Letters to the Editor for Sept. 29, 2010
Relay for Life: Behind the numbersTo the editor:
Now that the 2010 Relay for Life season has officially ended, here are some numbers to ponder:
17: the number of Relay teams that raised over $1,000 each;
7: the number of Relay teams that raised over $2,500 each;
4: the number of Relay teams that raised over $5,000 each;
10: the number of individuals Relay participates who alone raised over $1,000 each (known as the “Grand Club”);
71,638.03: dollars raised at the 2010 Baker City Relay For Life to fight cancer;
And finally, 400,000: dollars raised in our effort to end cancer through Relay For Life events in Baker County since 2005.
Our Relay For Life teams and committee worked incredibly hard all spring and summer. We sold everything we could think of that wasn’t nailed down — or isn’t illegal or immoral. We held events in the community including coffee hours, a high tea, the Father/Daughter Dance, Ladies’ Night Out, Bowl For Life, Dog Days of Summer, the pub challenge, car washes, rummage sales, pop can drives, a bike ride, book sales, flower sales, photo-op with Buzz and Woody at the movie opening, etc., etc, etc. . . all to do our part in this quest .... to end cancer as a major health concern. And we had a heck of a good time doing it!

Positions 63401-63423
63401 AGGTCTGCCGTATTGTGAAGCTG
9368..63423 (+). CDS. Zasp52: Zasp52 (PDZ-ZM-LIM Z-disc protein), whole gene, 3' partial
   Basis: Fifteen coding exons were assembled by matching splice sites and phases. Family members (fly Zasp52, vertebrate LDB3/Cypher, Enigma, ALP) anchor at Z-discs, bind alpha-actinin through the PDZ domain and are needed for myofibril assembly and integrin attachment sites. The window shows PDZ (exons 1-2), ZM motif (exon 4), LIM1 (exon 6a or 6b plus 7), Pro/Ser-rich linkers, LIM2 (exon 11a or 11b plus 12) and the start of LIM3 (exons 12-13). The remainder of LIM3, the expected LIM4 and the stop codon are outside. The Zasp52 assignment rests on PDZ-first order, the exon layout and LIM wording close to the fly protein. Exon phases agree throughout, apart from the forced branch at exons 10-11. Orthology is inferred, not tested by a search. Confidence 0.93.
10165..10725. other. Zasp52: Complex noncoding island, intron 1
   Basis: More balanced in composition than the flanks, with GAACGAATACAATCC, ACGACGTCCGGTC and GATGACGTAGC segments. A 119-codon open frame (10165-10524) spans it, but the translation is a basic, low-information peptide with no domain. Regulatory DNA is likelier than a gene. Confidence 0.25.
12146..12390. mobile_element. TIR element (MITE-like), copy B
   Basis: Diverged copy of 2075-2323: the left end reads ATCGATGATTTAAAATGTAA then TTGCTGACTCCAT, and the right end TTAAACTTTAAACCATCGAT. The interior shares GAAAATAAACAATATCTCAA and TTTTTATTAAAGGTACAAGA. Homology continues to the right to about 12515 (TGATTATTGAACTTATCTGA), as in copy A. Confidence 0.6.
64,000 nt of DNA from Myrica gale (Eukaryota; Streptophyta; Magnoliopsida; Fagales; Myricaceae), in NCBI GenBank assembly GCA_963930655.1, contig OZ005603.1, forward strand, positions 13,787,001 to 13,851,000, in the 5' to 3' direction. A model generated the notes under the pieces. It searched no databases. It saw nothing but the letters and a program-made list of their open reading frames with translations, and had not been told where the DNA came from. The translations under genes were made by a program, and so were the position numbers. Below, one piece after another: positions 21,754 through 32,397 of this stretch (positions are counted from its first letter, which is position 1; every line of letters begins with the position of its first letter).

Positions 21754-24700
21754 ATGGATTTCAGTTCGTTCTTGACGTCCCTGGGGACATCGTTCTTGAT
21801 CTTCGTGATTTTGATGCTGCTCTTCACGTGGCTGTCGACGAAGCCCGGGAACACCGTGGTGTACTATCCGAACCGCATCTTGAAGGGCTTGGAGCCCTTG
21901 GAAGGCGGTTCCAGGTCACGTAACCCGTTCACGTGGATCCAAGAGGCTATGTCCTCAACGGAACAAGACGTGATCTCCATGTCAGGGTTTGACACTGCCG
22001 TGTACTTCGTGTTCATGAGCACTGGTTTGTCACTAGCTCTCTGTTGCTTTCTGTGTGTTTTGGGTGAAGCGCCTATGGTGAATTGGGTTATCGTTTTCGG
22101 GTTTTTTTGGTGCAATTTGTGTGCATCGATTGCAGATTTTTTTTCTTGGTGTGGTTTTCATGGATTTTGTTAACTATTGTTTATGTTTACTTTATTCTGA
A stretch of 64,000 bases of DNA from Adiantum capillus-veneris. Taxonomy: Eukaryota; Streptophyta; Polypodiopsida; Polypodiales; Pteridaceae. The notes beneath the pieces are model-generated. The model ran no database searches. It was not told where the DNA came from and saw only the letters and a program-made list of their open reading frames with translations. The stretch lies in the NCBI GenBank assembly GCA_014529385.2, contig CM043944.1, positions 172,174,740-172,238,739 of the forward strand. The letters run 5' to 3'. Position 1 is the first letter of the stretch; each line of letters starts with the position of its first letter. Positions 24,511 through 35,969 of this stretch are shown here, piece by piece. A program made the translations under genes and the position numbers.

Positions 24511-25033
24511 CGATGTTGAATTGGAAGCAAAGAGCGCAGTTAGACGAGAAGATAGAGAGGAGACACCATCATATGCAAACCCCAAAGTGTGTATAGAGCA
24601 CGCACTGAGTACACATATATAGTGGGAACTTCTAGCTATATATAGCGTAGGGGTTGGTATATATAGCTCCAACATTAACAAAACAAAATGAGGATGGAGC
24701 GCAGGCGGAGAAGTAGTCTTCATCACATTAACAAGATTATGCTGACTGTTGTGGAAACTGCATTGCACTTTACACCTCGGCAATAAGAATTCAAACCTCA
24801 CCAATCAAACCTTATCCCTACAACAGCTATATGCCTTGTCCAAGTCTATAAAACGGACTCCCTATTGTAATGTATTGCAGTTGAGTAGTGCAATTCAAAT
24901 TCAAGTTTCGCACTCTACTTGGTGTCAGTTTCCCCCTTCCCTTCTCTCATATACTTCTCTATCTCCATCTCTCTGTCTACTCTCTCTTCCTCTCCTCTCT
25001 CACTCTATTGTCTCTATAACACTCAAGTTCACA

But more than that, at our Relay For Life event, we gave our friends in this community an opportunity to celebrate our local cancer survivors, we provided an opportunity to remember and grieve those lost to cancer, and in all of this, we are taking a stand to fight back and not be beat. I am incredibly proud to have been a part of this effort and success and I am incredibly proud to live in Baker City because we are a community taking up the fight! Every day new things are happening to make cancer a less-deadly disease. . . just look to Carmen Ott for a wonderful example of early detection and rapid treatment. If you are interested in becoming more involved in the Relay for Life movement, please call me any time at 541-519-4026. I would be glad to visit with you about how rewarding this experience is. Thank you.
2010 Event Chair, Relay for Life
To the editor: